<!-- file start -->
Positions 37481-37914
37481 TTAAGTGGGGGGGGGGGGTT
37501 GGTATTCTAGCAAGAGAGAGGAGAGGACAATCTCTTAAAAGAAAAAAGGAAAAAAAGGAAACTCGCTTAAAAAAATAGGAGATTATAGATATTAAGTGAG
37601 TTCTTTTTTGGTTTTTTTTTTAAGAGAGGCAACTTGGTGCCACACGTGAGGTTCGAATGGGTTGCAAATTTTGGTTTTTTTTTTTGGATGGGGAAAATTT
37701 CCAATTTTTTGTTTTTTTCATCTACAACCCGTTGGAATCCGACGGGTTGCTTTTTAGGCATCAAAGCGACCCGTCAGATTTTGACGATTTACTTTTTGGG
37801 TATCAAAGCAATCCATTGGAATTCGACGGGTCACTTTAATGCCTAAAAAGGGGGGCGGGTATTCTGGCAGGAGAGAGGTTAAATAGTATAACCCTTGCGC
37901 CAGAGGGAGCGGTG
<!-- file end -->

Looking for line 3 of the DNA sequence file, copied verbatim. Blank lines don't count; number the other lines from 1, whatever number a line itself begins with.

37501 GGTATTCTAGCAAGAGAGAGGAGAGGACAATCTCTTAAAAGAAAAAAGGAAAAAAAGGAAACTCGCTTAAAAAAATAGGAGATTATAGATATTAAGTGAG